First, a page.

The UK’s governing and policy making bodies know climate change is real but for some reason that is a complete mystery to me they do not make an effort to educate the public about what climate change means. I am so full of pain and fear, thinking about schools, care-homes and prisons overheating. I cannot imagine a chain of events that starts with the overheating of institutional buildings and ends with good outcomes. When people speak about the climate emergency being a threat to civilization, this is what they point to. To the fact that the institutions of civilisation will not be able to function. To the fact that people will be faced with an inhospitable environment so their fight of flight response will be on red alert. Most of us will become grumpy, we will become impatient and turn to verbal and physical violence.
One of the first presentations I listened to was Dr Aaron Thierry’s 2017 talk ‘The Brutal Logic of Climate Change’. Two slides jumped at me and are etched in my mind. They became a constant reminder to stay engaged with this campaign to raise the alarms, to wake everybody up. This is despite repeat please from my introvert Self to retreat into the background and let things slide.
The Impact of a Global Temperature rise of 4C (16min12sec in) and Projection of extreme high temperatures (17min26sec)
When I look at these slides I see millions of people on the move. When you look at slide 2 you can see how the band of heat grows, and eventually covers the whole of Italy. That is a hell of a lot of refugees on the move.
I look at this and I see suffering. I see the suffering of the people who have had to leave their homes behind because the land is no longer habitable for humans. And I see the suffering of people here, how inevitably we will have to harden our hearts and turn to violence to protect ourselves from competition for an ever increasing scarcity of resources. The research paper I cited earlier repeatedly talks about climate change as an opportunity for the Ministry of Defence which somehow makes doing nothing sounds OK.
And it is happening already. Here, in the UK.
The first few British people have already been singled out for climate refugee status. In 2013 Gwynedd council decided to decommission the village of Fairbourne. A May 2019 Guardian article says: “the residents of Fairbourne are not expected to receive any compensation for the loss of their homes, and resettlement plans are unclear.” When someone becomes a refugee they become transparent and everybody else turns their back on them. That is how we treat refugees. We assume it will happen to someone else and we avert our gaze.
I found it very hard to break the law but I had no choice. As Professor Lewis’s research shows, so far, nothing else worked to raise the alarm as well as joining Extinctions Rebellion’s actions.
I decided to break the law, with great sadness and many misgivings, after I listened to experts and scientists speak about their findings. Through my reading I realised that without urgent action climate change and ecological breakdown will pass a point of no return.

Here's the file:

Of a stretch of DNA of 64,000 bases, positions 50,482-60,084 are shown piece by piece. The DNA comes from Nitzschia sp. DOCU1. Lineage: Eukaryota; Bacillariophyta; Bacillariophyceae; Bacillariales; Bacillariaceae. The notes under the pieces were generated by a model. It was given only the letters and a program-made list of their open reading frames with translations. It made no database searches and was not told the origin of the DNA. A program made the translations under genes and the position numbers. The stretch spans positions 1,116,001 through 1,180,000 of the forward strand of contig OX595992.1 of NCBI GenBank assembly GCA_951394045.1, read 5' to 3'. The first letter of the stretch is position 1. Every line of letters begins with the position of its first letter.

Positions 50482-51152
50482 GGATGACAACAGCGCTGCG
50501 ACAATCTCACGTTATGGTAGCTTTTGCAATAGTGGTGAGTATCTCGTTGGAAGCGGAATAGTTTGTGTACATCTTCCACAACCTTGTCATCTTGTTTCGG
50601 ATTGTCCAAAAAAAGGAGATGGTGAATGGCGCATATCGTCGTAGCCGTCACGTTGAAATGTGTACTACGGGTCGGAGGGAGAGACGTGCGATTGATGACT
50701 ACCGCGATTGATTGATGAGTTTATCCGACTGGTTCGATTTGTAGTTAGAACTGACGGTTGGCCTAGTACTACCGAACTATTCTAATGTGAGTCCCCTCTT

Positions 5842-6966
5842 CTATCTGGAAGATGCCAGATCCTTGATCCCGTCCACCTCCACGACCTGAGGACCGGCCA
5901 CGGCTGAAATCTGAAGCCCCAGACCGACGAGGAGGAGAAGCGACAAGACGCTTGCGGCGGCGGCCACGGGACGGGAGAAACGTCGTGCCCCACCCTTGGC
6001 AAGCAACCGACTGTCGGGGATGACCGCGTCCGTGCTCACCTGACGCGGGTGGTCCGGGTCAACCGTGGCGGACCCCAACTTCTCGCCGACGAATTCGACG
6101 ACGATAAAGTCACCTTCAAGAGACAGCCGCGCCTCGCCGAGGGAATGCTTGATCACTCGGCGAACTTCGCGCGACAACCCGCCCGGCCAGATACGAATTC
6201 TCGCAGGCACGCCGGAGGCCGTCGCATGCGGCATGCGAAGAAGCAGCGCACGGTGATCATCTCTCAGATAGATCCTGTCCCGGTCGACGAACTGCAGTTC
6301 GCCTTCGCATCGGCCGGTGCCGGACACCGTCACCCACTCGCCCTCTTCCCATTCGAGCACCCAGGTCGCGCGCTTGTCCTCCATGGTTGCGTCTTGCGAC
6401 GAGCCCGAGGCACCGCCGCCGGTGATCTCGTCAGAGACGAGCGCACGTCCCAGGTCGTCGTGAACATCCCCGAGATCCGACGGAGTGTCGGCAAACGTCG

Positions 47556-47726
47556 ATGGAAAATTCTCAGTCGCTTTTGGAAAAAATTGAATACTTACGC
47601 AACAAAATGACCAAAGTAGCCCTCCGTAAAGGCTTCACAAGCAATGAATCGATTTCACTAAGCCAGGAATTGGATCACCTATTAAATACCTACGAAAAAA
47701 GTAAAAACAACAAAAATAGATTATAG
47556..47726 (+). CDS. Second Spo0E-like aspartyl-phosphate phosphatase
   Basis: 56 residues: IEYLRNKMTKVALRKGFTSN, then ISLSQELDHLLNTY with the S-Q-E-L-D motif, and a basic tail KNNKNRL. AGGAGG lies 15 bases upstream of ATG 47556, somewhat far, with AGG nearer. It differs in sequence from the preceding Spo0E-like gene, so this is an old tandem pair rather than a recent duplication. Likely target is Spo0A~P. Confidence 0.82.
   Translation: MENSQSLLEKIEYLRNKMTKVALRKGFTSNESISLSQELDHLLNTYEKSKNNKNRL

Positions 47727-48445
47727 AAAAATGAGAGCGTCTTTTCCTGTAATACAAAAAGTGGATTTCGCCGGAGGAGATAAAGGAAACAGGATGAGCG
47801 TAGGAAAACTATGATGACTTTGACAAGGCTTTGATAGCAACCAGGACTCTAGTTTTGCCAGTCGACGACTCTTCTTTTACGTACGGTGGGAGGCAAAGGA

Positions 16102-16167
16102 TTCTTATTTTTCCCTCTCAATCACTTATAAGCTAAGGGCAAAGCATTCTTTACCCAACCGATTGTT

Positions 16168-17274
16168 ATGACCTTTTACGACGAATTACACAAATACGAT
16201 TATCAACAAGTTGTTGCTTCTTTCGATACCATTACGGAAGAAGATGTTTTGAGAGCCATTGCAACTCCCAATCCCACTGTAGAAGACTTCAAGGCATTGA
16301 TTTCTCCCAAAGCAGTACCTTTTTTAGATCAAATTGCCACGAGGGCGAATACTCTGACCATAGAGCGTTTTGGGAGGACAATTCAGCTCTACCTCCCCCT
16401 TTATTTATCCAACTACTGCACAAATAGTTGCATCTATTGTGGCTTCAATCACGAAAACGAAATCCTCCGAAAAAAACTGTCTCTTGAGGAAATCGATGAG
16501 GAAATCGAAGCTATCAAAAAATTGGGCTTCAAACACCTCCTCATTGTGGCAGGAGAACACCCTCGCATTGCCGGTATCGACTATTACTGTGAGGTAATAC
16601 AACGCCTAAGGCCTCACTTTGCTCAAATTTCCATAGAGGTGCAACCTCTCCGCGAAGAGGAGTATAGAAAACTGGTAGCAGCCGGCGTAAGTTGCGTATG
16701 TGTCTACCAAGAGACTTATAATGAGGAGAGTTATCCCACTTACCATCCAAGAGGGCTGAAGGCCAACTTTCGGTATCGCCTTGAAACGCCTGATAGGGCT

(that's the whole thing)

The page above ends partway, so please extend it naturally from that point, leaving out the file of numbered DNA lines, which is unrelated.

The language of those reports, written by scientists, is reserved and measured. It is not the language of campaigns or the exaggeration of talk-show hosts. For example the The Sixth Carbon Budget: The UK’s path to Net Zero, December 2020, paid for by the UK Government, says, in the most subtle language that we need action.
“The pace of our recommended emissions path tells an important story about what must follow and what has gone before. We don’t reach Net Zero simply by wishing it.”
Still, even in those measured tones the devastating consequences facing civilisation are hard to face. At least, I find it hard to engage with the information – I find it is really scary. I completely understand why, given the option, most citizens choose to turn away and engaging with lighter issues. I’ve had these conversations with myself many times – I tell myself that I did my bit and I can rest back now. Or that I did my bit but it is too late so I can give up. But I believe that given the option, given the information, the majority of humans living today will want to leave their loved one a hospitable earth on which they can thrive. This is why I believe the non-political demands shared by those of us that join Extinction Rebellion actions are reasonable demands.
- I think it is reasonable to demand that all the citizens of the UK are told the truth about climate change.
- It is reasonable to ask the government to behave as if the truth is true, rather than take comfort from the fact that the public is ignorant of what is coming.
- And because government does not seem to be able to do the job, it is a really good idea for Citizen Assemblies to give government the backing and courage it so desperately needs.
I am overwhelmed by a sense of panic and fear when I think about what is to come. And the truly bewildering and frustrating thing, to me, is that it is still, just about, not too late. With focus, effort and a degree of inconvenience we can turn things around. We can leave a habitable planet behind.
So this is how I found myself on the road that leads me to here, on trial for raising the alarm bells at the Home Office, one of the institution whose functions will be significantly impacted by climate change.
When we look at my actions in a vacuum. Yes. I broke the law and I am guilty. But my actions did not happen in a law book resting on a shelf. I plead with politicians to do their job and to take care of us so I don’t have to break the law ever again and that future generations don’t have to go to war to insure they can put food on their children’s’ plates.
We have a very small window of opportunity left. If the UK’s economy did not turned fully toward Net Zero by the time people like me stop being put on trial for raising the alarm, that will be really bad news for the next generation and those that follow them into the world.
Thank you for your time.